An open letter to my ableist doctor

By Sarah F. Griffin

Last summer, I went to the gynecologist for the first time; even though I knew there was nothing wrong, I was still pretty nervous, which I’m sure all people who have had that experience can relate to. 

The appointment itself went fine, but something happened as I was getting up to leave that I feel I should talk about. As I was putting my shoes on, the gynecologist,who did not have a particularly charming bedside manner to begin with, said something to me that I will never forget: “You know, you walk pretty good for someone with cerebral palsy.”

In all honesty, after she uttered those words, I had one of those moments where you aren’t sure what just happened — I just stood there like an idiot who should have told her doctor to buzz off, but didn’t. 

So, in honor of March being National Cerebral Palsy Awareness Month, here is what I should have said, in the form of an open letter: 

Dearest Doctor Doofus, 

You may not remember me, but I certainly remember my appointment with you, not because you were kind, or even a particularly good doctor, but because last August, you committed one of the biggest microaggressions I have ever faced as a disabled person. I am not going to remind you of what it was, because as a doctor (and a decent adult), you should know what you did wrong.  If you don’t, it’s not my job to spell it out for you — do some self-reflection. 

Instead, I’ll tell you why what you said was wrong. 

First, why did you feel the need to comment on my ability to walk at all? Do you do that for all your patients, or just the ones like me? 

Did you ask me that because I didn’t match your perception of what a disabled person was?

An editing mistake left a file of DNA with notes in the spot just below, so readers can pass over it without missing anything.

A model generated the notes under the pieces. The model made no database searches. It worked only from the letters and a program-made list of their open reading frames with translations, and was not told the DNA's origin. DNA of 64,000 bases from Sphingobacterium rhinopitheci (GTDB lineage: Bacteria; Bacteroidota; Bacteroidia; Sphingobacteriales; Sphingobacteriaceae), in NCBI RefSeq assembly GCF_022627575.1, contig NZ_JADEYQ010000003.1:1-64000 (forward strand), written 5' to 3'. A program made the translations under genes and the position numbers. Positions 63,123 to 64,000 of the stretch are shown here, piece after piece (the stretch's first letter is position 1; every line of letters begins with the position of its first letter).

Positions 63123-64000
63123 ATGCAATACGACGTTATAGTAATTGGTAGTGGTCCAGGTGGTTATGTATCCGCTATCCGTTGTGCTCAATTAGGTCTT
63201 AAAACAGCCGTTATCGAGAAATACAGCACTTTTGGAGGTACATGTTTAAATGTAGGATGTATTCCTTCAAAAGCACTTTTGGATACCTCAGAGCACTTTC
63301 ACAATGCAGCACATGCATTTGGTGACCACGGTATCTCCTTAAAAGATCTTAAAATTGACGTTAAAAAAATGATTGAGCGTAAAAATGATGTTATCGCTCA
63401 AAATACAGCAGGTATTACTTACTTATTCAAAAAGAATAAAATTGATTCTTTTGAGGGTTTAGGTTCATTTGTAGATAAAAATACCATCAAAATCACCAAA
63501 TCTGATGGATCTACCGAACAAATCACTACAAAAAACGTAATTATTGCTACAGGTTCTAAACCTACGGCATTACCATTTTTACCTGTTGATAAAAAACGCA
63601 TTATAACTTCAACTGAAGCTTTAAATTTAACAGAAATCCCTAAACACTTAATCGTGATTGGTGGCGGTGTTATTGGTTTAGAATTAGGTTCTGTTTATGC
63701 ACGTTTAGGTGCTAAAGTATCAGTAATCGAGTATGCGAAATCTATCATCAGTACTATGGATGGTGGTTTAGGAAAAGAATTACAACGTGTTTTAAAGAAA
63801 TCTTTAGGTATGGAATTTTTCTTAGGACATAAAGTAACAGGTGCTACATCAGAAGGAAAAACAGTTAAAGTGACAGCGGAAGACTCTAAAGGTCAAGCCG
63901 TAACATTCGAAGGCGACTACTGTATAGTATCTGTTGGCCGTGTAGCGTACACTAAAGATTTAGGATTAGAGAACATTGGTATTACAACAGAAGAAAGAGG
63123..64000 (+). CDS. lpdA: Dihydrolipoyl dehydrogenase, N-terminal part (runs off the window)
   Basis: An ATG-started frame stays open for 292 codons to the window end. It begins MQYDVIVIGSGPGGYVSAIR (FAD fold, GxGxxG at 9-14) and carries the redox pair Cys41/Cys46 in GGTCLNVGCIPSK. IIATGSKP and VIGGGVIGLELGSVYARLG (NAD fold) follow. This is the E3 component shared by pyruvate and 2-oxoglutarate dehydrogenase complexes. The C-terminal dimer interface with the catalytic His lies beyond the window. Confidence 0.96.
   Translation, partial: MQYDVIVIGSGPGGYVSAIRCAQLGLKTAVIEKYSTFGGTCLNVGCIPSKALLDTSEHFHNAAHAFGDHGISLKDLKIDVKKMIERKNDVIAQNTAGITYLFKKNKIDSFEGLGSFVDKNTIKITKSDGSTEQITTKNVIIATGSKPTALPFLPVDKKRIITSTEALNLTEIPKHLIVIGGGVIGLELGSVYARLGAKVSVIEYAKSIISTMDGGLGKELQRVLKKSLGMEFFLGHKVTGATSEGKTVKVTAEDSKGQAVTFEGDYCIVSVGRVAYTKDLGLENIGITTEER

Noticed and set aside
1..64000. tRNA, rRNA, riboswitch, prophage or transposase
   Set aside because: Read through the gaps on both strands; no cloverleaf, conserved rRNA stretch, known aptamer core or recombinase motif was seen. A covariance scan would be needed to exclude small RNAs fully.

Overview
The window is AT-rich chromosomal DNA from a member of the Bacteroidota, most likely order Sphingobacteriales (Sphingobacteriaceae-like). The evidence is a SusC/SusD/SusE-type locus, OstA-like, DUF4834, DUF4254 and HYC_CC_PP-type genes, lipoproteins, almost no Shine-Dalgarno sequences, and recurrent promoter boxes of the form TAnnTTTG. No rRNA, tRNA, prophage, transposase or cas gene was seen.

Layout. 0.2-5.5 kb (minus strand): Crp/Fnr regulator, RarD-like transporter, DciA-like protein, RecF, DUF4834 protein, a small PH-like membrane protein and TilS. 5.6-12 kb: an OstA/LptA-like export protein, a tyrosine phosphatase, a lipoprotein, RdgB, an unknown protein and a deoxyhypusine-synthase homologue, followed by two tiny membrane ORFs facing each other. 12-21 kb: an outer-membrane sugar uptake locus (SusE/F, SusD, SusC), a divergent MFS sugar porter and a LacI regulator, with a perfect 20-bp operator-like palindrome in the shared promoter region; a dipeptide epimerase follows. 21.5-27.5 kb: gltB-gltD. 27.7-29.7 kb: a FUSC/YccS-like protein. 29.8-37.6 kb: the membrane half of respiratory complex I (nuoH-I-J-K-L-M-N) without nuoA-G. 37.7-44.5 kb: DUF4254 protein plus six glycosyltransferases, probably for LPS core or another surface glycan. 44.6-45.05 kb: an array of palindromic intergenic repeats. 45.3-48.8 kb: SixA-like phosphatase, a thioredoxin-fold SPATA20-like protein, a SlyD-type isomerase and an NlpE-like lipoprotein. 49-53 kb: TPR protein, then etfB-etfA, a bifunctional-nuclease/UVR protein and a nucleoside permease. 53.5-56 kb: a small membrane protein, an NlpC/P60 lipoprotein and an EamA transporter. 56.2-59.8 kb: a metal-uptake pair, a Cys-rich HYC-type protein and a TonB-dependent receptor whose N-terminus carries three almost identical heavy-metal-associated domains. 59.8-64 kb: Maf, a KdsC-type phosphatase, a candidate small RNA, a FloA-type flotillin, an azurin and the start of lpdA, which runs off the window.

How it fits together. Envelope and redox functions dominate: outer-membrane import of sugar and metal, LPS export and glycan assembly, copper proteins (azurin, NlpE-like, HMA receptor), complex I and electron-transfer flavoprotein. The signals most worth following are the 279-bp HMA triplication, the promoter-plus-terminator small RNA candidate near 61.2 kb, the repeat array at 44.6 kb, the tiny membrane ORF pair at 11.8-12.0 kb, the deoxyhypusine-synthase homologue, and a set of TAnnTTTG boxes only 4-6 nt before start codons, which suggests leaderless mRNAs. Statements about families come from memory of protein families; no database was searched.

If that’s the case, I have another question: did you have your mind blown by me (which is astonishing because I am not unordinary in how my cerebral palsy appears), or did you think that I really couldn’t be disabled? 

If the latter is the truth, which I expect was the case because of how you asked the question, you need to do something: find a new profession. I have always had cerebral palsy and I am sure my parents, the doctors that delivered me, my former physical therapists, the teachers at my preschool for kids with special needs and just about everyone who has ever known me know that I am disabled. 

Did you really think that if I was faking it that I was able to fool all those people for 21 years? You have more faith in my acting abilities than I do in your ability to be a competent doctor. 

Secondly, I paid my co-pay before the appointment, so I owe you nothing — not even an explanation for the things about me that you find so impossible to believe.

Please check yourself the next time you want to ask or accuse anyone about their identity, or better yet, please grow up. 

Coldest regards, 


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